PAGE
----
What Are the Legal and Health Implications of Cannabis Use in the U.S.?

Cannabis sativa L. is a plant that hosts over 80 cannabinoids, with Cannabidiol (CBD) and Tetrahydrocannabinol (THC) being the most prominent. The FDA is involved in the research and drug approval process regarding these substances. The legal status of cannabis varies, with certain states having medical (MML) and recreational marijuana laws (RML), which has influenced public perception and use prevalence. The DEA classifies drugs into schedules, and cannabis often falls into Schedule I, indicating a high potential for abuse. The U.S. Department of Transportation maintains that despite some state laws, federal laws still prohibit certain cannabis-related activities, like driving under the influence, with THC levels above 5 nanograms per milliliter of blood being illegal. The Federal Aviation Administration warns against transporting marijuana on aircraft, adhering to federal regulations regardless of state laws.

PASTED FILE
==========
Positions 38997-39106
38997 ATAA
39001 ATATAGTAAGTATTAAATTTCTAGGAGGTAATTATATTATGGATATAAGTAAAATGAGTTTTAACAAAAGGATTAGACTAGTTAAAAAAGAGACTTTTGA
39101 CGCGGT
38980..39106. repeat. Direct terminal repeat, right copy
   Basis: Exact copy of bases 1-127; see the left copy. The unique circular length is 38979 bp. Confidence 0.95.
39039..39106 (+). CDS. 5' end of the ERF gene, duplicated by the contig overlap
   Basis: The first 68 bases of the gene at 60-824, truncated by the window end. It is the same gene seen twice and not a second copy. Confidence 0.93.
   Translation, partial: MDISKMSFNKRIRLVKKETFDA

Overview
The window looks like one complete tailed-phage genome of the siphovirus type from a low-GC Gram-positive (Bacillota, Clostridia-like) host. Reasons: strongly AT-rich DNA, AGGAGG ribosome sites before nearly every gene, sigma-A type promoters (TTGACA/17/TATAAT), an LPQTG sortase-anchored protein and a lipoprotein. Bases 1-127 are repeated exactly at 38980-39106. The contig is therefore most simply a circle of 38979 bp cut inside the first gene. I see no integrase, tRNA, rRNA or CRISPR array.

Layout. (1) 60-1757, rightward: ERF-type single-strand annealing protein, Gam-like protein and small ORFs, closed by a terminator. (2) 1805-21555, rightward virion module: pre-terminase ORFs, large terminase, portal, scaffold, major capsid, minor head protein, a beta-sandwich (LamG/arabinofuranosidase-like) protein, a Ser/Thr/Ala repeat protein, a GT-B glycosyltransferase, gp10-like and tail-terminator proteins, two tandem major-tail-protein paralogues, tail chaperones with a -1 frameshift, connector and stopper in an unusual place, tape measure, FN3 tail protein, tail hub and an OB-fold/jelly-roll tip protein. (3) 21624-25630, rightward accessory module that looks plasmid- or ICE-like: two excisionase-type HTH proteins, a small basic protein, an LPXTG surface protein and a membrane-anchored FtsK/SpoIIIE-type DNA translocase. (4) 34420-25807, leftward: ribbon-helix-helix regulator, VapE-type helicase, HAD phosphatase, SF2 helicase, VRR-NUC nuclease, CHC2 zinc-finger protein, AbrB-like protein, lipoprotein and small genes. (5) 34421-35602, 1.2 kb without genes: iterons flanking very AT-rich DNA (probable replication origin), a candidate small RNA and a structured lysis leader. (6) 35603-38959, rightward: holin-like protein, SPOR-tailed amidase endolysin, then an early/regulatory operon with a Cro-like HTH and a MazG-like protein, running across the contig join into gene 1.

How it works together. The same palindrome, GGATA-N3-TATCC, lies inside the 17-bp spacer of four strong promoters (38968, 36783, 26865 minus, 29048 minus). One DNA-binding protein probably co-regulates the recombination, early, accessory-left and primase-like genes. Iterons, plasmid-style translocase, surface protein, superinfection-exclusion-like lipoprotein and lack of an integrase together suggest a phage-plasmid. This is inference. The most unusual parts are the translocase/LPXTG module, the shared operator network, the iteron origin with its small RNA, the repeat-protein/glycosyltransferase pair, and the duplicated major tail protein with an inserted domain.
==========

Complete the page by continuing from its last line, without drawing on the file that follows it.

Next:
Public consumption of cannabis is illegal, and it cannot be taken across state lines, as per the Washington State Liquor and Cannabis Board. Furthermore, the Justice Department emphasizes adherence to the Controlled Substances Act, which prohibits cultivation, distribution, and possession of marijuana. Health-wise, the CDC advises that marijuana use can lead to adverse health outcomes, regardless of its legal status for medical or nonmedical use in some states.

What Are the Legal and Health Implications of Cannabis Use in the U.S.?

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